Queuing in the afterlife
The philosophy behind the traditional samurai warrior is called ‘bushido’. It is a set of guidelines for spiritual and moral behavior based around seven central virtues: Loyalty, honor, honesty, respect, benevolence, courage, and righteousness. General Akamoto, the almost Shogun of Japan, lived his life to this code before getting unceremoniously stabbed in the back after his final victory. Therefore, he is understandably surprised to discover that, in the afterlife, there is a hitherto unknown virtue known as Queuing. Feeling that standing around waiting for his turn is beneath him, General Akamoto attacks the guards and leads a band of dead warriors into battle. Which starts Skulls of the Shogun, a strategy game based around waiting for your turn to attack.
Skulls of the Shogun (which I totally didn’t initially read as Skulls of the Shotgun) is a turn-based strategy game by 17-BIT, formerly Haunted Temple Studios. Though this does put them in the awkward position of having more studio names than released games, they felt the new title better reflected the classic feel of their games. They certainly deliver on this point, the 2.5D playing field, simple controls, and pleasantly cartoony visuals do bring to mind a game from another time, just more stylish and easily available than those piles of floppy disks.
In Skulls, you play as the aforementioned Akamoto, the honor-and-impatience-driven general seeking revenge and a quicker route to the promised rewards of the afterlife. Despite the overdone themes of honor and vengeance, the game maintains a sort of wacky feel throughout. The visuals combine feudal Japanese art and design with that of Flash-style animations, topped with characters that appear to exist in a permanent DK Mode. This goes well with the witty banter and ridiculous characters that occasionally break the fourth wall. The net result of this is a game based around feudal Japan that doesn’t take itself too seriously. Consequently, the player is allowed to simply enjoy himself.
Good thing, too, because there is much to enjoy in Skulls. As console strategy games rely on keeping the game playable without mouse and keyboard, Skulls keeps the gameplay simple and easy to pick up. There are three army units (infantry, cavalry, and archers) and three monks (fox, salamander, and raven). The army units can be purchased at troop shrines with rice from rice fields on the board while the monks are recruited from their respective shrines. Both sides feature a general who acts as both a heavy hitter and objective as the game is lost once your general dies.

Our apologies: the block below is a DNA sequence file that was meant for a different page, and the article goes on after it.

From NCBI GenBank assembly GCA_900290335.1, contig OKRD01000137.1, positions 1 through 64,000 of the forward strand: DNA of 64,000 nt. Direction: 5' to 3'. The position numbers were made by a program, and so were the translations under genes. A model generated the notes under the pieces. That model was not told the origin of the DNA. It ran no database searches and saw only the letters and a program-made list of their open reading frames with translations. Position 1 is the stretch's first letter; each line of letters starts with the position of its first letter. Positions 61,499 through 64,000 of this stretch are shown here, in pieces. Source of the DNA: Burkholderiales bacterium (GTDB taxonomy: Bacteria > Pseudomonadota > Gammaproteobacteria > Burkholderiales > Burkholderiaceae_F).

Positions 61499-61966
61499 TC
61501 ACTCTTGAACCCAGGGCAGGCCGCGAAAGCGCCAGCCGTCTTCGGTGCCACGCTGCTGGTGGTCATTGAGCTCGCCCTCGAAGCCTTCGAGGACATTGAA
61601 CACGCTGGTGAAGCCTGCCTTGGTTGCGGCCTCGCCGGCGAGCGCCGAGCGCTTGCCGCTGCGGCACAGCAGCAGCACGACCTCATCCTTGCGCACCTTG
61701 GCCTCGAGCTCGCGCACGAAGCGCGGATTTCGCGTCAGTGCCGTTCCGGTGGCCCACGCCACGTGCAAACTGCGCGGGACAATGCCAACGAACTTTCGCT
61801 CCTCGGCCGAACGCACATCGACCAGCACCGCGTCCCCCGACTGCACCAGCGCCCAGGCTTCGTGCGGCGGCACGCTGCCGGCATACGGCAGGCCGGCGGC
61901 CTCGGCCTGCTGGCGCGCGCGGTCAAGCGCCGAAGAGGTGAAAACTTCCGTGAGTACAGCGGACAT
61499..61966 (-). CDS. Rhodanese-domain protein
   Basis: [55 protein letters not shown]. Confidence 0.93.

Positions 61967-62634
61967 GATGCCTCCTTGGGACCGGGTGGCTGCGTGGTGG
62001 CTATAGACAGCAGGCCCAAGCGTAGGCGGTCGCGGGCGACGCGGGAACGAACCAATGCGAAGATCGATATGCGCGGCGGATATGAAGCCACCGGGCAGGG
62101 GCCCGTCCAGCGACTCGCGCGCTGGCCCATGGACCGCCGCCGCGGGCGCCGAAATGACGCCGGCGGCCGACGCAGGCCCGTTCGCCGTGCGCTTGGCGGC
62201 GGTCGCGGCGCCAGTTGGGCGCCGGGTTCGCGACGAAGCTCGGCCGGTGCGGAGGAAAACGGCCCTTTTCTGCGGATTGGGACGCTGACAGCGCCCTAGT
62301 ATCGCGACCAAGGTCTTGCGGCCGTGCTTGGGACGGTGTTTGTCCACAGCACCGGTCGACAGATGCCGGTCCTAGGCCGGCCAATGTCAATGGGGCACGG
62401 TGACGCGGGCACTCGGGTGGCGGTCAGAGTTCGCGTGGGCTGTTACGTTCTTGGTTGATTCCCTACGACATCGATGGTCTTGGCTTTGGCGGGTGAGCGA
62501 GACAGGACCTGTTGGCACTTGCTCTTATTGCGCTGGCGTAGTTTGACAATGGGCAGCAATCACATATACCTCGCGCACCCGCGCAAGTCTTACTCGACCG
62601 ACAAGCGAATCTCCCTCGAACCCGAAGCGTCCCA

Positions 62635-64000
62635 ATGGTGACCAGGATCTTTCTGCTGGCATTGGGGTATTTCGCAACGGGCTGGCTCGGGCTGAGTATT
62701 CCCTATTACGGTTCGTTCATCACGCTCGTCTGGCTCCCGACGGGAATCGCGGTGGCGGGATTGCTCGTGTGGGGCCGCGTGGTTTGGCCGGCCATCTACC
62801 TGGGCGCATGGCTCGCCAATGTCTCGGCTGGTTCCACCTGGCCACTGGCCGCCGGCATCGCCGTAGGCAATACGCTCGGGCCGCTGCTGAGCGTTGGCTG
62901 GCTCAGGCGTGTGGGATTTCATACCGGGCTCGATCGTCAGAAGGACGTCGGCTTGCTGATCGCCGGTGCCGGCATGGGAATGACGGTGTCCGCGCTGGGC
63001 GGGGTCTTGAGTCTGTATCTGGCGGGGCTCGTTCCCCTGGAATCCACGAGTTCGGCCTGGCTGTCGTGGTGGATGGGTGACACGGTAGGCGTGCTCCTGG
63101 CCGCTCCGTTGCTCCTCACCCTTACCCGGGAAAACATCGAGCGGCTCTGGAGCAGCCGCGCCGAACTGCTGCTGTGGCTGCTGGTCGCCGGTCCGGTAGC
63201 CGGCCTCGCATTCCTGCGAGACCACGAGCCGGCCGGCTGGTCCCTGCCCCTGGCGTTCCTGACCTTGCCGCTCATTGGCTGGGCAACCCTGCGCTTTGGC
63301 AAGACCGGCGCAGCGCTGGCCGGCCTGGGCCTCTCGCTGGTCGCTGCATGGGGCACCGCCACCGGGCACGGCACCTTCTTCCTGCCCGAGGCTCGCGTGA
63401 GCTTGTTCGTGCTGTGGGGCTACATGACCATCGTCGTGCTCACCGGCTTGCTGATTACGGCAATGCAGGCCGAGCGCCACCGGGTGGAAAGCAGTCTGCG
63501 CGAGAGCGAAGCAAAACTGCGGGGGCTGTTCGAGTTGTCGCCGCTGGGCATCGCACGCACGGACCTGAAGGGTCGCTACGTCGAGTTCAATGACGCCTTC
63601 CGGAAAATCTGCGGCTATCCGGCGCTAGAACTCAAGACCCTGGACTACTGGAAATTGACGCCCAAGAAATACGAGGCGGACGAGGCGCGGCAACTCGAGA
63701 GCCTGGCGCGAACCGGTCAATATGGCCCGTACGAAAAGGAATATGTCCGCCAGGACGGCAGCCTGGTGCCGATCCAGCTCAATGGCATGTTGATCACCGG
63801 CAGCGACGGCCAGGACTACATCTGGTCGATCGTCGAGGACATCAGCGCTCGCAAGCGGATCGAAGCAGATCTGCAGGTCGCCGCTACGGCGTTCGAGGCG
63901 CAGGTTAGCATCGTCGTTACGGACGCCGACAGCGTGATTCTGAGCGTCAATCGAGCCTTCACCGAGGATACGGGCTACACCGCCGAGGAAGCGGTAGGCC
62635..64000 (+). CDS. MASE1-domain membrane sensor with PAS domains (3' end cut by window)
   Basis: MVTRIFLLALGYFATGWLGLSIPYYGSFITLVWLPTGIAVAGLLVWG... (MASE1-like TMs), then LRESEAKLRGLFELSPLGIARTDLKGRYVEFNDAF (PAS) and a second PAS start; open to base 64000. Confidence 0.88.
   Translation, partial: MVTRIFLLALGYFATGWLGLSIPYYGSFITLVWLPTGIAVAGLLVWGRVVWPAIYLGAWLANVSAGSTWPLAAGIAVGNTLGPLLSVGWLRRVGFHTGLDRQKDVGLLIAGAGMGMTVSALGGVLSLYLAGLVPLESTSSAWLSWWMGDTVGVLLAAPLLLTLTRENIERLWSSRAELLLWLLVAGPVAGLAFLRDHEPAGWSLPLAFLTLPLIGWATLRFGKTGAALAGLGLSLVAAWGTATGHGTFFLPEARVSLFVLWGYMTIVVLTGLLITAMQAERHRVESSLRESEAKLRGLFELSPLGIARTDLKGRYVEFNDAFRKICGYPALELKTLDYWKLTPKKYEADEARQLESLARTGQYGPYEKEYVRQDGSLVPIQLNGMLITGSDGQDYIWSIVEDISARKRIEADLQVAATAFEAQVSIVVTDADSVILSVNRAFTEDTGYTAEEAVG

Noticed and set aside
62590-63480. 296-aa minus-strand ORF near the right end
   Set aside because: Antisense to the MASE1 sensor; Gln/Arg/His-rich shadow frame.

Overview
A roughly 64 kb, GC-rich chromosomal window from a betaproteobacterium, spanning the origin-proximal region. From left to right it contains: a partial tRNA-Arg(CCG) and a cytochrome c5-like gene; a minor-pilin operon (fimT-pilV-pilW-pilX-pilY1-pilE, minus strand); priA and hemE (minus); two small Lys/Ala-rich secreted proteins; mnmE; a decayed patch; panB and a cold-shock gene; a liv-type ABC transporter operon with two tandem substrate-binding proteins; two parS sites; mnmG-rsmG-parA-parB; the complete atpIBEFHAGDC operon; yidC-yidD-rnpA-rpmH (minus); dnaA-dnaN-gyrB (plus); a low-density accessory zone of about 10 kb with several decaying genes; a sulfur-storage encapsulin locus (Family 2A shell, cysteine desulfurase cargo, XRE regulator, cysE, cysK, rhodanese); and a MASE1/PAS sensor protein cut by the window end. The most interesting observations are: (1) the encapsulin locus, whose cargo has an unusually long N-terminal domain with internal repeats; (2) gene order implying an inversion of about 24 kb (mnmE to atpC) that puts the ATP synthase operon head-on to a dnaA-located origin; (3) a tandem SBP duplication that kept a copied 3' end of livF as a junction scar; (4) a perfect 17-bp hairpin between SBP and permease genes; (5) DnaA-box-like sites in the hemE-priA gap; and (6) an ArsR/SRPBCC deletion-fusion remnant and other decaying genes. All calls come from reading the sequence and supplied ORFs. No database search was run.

However, Skulls does throw in some curve balls to keep things different and interesting. Unlike many turn-based strategy games, the units are not confined to a grid but, rather, free to roam within a circle of movement. Move two units next to each other and they form a “spirit wall” which can block paths, shield archers from counter-attacks, or simply prevent an ally from falling off a ledge. Additionally, each player only gets five moves per turn so all decisions have to be very well planned. Finally, after killing an enemy, a unit can eat the skull left by his foe (look, I finally made it to the Skull portion!), giving him additional health. After eating three skulls, that unit becomes a demonic bad-ass complete with two attacks per turn and powerful spells for the monks.
Of course, some of these ideas have drawbacks. The lack of a grid leaves players unsure whether a passageway is actually blocked off or merely overly decorated. Limited moves also means limited army sizes as having a large attack force means simply leaving half of it behind each turn. Honestly, what annoyed me the most was unit selection. Without a grid to guide my cursor, I would often circle a unit for several seconds before actually giving it orders. May sound petty but, trust me, it seems much less so the bajillionth time it happens. I imagine it’d be downright infuriating during timed multiplayer games.
This game also features one last unique aspect: it has been release on Windows 8. That means it can be played on anything that runs Windows’ new OS, be it Xbox, PC, laptop, Surface, Phone, or Big Ass Table (is that still in development?). What’s more, the multiplayer can be played cross platform. That means while I sit at home in front of my beautiful 42-inch TV, soaking in each attack in 1080p, my opponent could be riding the subway, squashed between the homeless man yelling obscenities and the woman with the unsightly growth on her forehead.
Actually, I wasn’t super excited about the concept until I wrote that last bit but now I feel like the mere possibility of that scenario playing in my head will make every victory as delectable as the skull that I’ll eventually dine upon!
Review copy supplied
Tested on 360